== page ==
You may think that I should spend my hours on other more productive tasks. It is essential to be penny wise and pound wise, and if we must choose either one, let it be pound wise. Nevertheless, this experience helps me to learn something about myself*. I also learned that Al Fardan gave a better rate than Lulu Exchange and Al Ansari, for this particular currency that I am interested in.

I made peace that even if the money exchange make a substantial profit from the differences in buy/sell rates, as long as the currency is becoming stronger, I will not lose a lot. I also learned that bringing USD or EUR is pretty convenient and getting the currency outside the country can be more expensive but sometimes we do need at least some amount of the currency for ground transportation. I am grateful for Euros, it makes travelling to Europe much more convenient than ever!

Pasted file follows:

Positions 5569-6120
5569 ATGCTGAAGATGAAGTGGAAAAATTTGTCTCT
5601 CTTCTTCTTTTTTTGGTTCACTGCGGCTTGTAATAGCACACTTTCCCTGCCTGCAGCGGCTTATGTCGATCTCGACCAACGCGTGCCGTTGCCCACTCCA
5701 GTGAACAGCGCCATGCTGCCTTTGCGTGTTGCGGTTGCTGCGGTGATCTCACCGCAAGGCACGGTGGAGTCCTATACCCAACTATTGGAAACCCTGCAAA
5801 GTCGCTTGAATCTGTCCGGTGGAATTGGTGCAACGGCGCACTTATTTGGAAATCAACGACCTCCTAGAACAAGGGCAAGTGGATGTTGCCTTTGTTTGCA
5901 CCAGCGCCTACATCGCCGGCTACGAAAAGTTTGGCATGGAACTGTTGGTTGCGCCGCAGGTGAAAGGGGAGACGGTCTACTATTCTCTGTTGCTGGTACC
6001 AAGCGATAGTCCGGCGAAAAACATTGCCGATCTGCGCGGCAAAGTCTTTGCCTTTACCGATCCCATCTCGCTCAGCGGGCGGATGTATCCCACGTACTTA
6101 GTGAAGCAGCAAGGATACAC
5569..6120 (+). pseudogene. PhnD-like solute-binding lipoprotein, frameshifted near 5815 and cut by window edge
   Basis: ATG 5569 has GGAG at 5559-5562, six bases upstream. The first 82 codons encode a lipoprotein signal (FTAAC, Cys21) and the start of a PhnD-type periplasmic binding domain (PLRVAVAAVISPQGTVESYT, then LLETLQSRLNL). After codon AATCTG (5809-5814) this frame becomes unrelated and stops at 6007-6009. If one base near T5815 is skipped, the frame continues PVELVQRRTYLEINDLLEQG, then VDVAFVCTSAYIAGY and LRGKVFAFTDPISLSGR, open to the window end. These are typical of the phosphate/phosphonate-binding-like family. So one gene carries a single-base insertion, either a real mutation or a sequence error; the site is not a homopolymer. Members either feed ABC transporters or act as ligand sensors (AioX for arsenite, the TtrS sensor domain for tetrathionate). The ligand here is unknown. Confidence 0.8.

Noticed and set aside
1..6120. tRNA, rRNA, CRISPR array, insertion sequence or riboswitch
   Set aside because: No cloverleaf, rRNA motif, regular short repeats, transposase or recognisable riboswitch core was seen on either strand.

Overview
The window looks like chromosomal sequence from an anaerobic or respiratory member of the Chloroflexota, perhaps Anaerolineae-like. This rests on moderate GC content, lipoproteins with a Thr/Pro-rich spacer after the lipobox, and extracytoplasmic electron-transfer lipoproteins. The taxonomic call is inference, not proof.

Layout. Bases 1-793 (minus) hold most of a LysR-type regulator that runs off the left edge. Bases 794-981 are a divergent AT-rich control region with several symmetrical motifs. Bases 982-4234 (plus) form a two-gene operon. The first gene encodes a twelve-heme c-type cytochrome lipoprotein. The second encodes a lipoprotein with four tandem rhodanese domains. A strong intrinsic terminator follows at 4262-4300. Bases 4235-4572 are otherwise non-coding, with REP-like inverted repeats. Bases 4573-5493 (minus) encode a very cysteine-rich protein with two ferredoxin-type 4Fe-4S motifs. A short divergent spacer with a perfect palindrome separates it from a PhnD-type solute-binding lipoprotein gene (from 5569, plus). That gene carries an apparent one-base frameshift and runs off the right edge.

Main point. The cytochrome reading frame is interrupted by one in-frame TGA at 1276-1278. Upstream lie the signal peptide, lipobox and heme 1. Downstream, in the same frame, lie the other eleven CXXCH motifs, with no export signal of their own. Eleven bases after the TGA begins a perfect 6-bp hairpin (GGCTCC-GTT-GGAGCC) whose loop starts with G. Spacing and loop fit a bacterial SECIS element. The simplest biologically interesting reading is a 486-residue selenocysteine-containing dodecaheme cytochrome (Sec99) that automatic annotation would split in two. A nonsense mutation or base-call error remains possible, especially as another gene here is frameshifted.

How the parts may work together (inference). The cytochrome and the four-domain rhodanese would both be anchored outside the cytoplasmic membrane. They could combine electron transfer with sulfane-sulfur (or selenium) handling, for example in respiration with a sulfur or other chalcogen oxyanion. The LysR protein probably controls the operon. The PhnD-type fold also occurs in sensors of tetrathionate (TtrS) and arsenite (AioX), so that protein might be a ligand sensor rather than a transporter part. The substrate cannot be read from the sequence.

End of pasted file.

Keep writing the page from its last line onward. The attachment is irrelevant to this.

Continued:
*While my mother who has spent years of her life working hard and living frugally for us, has kindly encouraged me not to hesitate to spend on healthy food for the sake of our health, I do not feel happy visiting expensive restaurants for the same quality of food that I can get elsewhere at cheaper rate [5]. Once, my father remarked that the best steak he has eaten was at my graduation formal hall; this is a kind of dining experience that one cannot get even one is willing to spend whatever amount money on it.

I am grateful for this travel opportunity. I have transited at least three times to the country (without crossing the immigration) since 2004, and had to cancel our planned trip (with honey panda) there due to a natural disaster in 2011. Again in summer 2015, I was not sure that I could make it for this trip due to red tapes at work places. However as of today, I have my tickets and accommodation booked; and currencies prepared (3-4 types ready in the event that my ATM card refused to work). It is a good practice to inform our bank of our travel plan in advance so that it will not block the usage of our debit / credit cards in a foreign country. However, I do not like the surprise in the additional charges associated with overseas ATM withdrawal.